Oil prices rose on Monday amid hope of further stimulus on both sides of the Atlantic, with U.S. crude leading gains amid signs of improving demand and growing exports.
Equities rallied and the dollar faltered, further fuelling oil gains as traders looked ahead to key central bank meetings. The Federal Reserve is expected to maintain its quantitative easing program when it meets this week, and the European Central Bank (ECB) is seen cutting interest rates on Thursday.
"We'll see if the measures are enough to stimulate economic growth," said Gene McGillian, an analyst with Tradition Energy in Stamford, Connecticut. "If not, the market's headed back down again."
New York Mercantile Exchange June crude futures ended the day $1.50 per barrel higher at $94.50, aided by a break above the 40-day moving average on a continuation chart.
Brent crude oil futures, the international benchmark, settled 65 cents higher at $103.81 per barrel, after hitting a low of $102.57.
The spread between U.S. WTI and Europe's Brent remained in focus, narrowing a further 85 cents to $9.31 a barrel, the lowest since January 2012 on a settlement basis, as government data showed signs of tightening U.S. market conditions.
U.S. crude oil exports doubled in February to a 13-year high of 124,000 barrels per day, on the back of stronger exports to Canada. U.S. oil demand also rose.
CHINA MANUFACTURING DATA
The oil market awaits an indication of how China's economy is faring, analysts said.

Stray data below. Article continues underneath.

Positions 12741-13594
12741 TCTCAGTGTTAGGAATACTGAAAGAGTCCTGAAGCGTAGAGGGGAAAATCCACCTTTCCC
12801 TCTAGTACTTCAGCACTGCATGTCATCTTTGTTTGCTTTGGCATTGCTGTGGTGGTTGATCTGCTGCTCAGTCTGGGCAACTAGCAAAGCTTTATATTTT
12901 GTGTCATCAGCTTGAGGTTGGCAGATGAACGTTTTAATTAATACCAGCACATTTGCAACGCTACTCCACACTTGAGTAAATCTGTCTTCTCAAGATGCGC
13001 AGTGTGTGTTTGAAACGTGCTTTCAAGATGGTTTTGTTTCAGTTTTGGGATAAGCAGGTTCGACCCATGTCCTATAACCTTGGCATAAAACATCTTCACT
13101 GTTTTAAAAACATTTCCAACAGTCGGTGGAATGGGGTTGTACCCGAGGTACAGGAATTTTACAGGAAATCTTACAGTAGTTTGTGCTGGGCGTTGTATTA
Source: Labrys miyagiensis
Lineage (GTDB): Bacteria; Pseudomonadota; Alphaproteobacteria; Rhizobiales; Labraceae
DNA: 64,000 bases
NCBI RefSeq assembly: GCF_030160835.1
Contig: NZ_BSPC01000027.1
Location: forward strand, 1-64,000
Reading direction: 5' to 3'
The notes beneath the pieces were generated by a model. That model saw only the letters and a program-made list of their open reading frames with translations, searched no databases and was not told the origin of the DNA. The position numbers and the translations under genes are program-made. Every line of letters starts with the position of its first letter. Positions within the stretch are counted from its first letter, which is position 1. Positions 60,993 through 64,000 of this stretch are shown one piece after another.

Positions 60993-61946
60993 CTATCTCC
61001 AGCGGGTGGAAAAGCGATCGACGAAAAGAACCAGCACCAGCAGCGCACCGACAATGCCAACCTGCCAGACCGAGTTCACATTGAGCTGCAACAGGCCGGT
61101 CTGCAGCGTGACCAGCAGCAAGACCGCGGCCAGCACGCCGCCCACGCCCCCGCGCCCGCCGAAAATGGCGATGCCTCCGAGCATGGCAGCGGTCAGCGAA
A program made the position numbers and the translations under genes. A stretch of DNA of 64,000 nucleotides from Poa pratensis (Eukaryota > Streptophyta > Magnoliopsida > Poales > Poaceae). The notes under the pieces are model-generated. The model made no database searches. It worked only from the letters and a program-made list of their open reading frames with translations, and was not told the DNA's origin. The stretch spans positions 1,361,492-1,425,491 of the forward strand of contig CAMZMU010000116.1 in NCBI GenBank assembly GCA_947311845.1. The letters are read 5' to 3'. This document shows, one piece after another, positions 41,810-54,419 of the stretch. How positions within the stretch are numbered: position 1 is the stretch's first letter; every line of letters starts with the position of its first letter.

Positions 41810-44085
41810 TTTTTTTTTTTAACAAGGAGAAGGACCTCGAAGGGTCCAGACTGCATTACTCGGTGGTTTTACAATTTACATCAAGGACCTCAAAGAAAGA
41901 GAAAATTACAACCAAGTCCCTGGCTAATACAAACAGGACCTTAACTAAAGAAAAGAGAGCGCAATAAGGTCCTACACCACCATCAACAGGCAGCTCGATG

The world's second-largest oil consumer is expected to report that manufacturing data for April edged up from March, a Reuters poll found.
A private-sector survey of purchasing managers sponsored by HSBC last week showed activity in China's industrial sector dipped in April as new export orders shrank, spooking investors.
"There has been some concern that with an unstable Europe being one of China's biggest export markets, this could have a negative impact on the PMI number," said Ben Taylor, sales trader at CMC Markets.
U.S. Commerce Department data showed that consumer spending rose 0.2 percent in March, attributed to utility costs as weather remained colder than normal last month, not to spending on goods, a stronger measure of consumer demand.
U.S. first-quarter GDP grew at a 2.5 percent annual rate, slower than the 3 percent forecast by analysts but more robust than the 0.4 percent pace in the fourth quarter.
But brokers said rising U.S. equities helped boost crude prices.
The U.S. stock market rose as Italy's new prime minister said he would promote job growth and eschew austerity measures.
The news also drove the U.S. dollar lower against the euro, a move generally supportive of higher oil prices. (Additional reporting by Christopher Johnson in London and Robert Gibbons in New York; Editing by Dale Hudson)